Madrassas Of Pakistan Becoming Sexual Abuse Hotspots
“Things fall apart; the center cannot hold;
Mere anarchy is loosed upon the world,
The blood-dimmed tide is loosed, and everywhere
The ceremony of innocence is drowned.”
The great poet W. B. Yeats wrote these lines almost a century ago. He foresaw the advent of an era in which innocence would be most easily victimized and protectors would become predators and saints sinners. Religious institutions are becoming the centers of lust and greed. We heard the murky story of Baba Ram Rahim’s Dera Sachcha Sauda from India a few months ago and now the stories from Madrassas of Pakistan have an equally grim and sordid tale to tell.
It is appalling to know that in Pakistan, Madrassas, schools for religious Islamic education, are plagued by rape and sodomy today. From modern cities to remote villages deep in the rural regions – hundreds of innocent school-going boys in Pakistan are victimized by Maulvis (clerics) and other religious officials of the madrassas every year. Even more shocking is the fact that most of the cases go unreported.
Recently, an Associated Press investigation based on police documents, interviews with victims, relatives, ministers, aid groups, and religious officials have revealed that many Madrassas today are (as one official told on the condition of anonymity) “infested” with sexual abuse.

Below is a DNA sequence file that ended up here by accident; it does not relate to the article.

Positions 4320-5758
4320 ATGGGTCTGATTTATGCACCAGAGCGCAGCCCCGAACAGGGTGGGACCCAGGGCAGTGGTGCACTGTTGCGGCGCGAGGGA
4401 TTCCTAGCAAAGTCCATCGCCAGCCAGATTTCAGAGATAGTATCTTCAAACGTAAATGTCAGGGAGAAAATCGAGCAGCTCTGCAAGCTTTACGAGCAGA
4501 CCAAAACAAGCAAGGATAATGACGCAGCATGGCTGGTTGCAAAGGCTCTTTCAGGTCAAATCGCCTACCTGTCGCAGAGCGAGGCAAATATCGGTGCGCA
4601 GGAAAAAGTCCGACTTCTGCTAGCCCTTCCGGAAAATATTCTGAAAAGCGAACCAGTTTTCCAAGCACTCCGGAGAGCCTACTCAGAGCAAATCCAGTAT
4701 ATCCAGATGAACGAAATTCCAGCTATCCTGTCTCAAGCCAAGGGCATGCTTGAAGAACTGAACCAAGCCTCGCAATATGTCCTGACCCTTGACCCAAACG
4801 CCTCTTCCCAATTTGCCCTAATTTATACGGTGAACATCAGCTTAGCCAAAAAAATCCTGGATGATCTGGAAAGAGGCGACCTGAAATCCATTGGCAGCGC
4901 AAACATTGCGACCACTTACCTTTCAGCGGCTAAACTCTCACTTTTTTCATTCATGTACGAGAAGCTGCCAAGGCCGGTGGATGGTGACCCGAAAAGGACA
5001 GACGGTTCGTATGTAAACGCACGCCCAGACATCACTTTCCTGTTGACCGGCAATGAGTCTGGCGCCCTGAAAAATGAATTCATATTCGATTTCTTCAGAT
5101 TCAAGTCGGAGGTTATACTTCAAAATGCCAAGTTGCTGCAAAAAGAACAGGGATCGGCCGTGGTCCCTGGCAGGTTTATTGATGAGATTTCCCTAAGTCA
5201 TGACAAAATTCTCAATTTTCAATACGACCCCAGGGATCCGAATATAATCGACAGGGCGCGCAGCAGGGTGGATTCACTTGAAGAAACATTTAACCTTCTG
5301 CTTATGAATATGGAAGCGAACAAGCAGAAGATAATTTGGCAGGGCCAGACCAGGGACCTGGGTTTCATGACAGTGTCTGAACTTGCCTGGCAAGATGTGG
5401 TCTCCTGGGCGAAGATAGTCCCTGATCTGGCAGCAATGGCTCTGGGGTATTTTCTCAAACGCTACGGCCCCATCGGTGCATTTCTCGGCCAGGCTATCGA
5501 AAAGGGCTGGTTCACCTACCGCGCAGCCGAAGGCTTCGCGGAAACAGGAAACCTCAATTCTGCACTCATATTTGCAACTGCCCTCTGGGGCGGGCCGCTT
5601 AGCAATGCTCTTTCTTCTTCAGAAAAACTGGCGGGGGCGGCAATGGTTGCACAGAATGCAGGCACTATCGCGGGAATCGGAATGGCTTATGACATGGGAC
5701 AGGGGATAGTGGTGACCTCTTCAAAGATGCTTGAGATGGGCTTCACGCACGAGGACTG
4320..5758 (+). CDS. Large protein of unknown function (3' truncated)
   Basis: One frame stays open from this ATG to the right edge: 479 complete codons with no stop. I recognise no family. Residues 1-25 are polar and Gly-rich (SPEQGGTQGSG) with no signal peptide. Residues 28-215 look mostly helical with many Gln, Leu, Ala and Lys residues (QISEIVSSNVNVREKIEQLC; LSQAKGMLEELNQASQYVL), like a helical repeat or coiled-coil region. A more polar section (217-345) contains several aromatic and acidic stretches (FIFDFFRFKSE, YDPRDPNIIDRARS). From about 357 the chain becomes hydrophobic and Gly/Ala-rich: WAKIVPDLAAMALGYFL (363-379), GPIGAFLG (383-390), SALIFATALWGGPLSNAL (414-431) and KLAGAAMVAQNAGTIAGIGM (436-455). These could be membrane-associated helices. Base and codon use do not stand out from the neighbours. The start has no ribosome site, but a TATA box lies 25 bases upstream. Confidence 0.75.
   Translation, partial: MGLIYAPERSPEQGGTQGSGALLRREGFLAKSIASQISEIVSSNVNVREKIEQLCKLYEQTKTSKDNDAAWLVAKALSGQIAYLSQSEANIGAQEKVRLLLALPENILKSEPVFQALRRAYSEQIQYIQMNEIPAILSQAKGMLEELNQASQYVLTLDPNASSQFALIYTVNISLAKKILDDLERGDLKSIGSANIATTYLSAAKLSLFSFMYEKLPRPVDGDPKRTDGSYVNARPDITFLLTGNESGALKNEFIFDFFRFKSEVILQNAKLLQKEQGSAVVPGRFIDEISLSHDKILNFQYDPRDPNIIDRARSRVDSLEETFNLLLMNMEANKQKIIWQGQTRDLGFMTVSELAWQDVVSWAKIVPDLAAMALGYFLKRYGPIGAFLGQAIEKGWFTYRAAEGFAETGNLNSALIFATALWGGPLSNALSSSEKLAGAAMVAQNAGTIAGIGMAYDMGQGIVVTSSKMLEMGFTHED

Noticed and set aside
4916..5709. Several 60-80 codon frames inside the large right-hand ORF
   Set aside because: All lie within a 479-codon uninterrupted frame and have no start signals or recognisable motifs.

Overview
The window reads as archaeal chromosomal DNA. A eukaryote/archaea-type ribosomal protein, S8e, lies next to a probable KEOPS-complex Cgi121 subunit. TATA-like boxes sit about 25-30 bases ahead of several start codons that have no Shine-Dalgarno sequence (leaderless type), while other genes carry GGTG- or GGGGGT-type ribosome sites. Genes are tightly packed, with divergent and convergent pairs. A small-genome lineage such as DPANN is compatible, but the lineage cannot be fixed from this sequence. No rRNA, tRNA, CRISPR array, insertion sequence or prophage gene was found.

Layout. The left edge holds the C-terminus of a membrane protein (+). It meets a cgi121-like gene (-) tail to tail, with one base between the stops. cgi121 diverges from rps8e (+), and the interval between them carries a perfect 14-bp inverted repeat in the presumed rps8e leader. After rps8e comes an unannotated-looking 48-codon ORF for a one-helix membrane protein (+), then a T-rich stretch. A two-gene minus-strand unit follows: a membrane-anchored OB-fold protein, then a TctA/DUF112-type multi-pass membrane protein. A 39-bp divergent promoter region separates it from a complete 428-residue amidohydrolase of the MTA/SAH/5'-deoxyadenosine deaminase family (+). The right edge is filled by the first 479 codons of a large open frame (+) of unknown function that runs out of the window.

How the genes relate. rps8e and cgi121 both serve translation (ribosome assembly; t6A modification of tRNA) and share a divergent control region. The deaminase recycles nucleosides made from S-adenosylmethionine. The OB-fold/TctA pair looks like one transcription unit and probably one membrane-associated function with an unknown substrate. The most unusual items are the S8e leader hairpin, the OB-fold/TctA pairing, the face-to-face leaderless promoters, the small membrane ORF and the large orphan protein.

When asked, many officials and ministers admitted that sexual abuse has become a regular feature of Madrassas and that it is happening all the time. Nevertheless, despite the serious nature of the problem, no one in Pakistan is willing to talk about it; one hears no voices of protest; there is no action against the perpetrators and sexual abuse continues unchecked and unabated, why?
The answer hints at the depth of rot. Few in Pakistan have the courage to speak about it openly, firstly, because of the fear of the clerics, who have formed a sinister nexus with militant Islamic organizations.
Secondly, the clerics of the Madrassas close ranks as soon as someone tries to question or scrutinize the system too closely.
Thirdly, people fear conviction and death penalty under the controversial blasphemy law. The state is silent and the screams of thousands of innocent children are growing louder. This silence must end.
To ensure the safety of their children, the people of Pakistan will have to speak up and fight a long and courageous battle.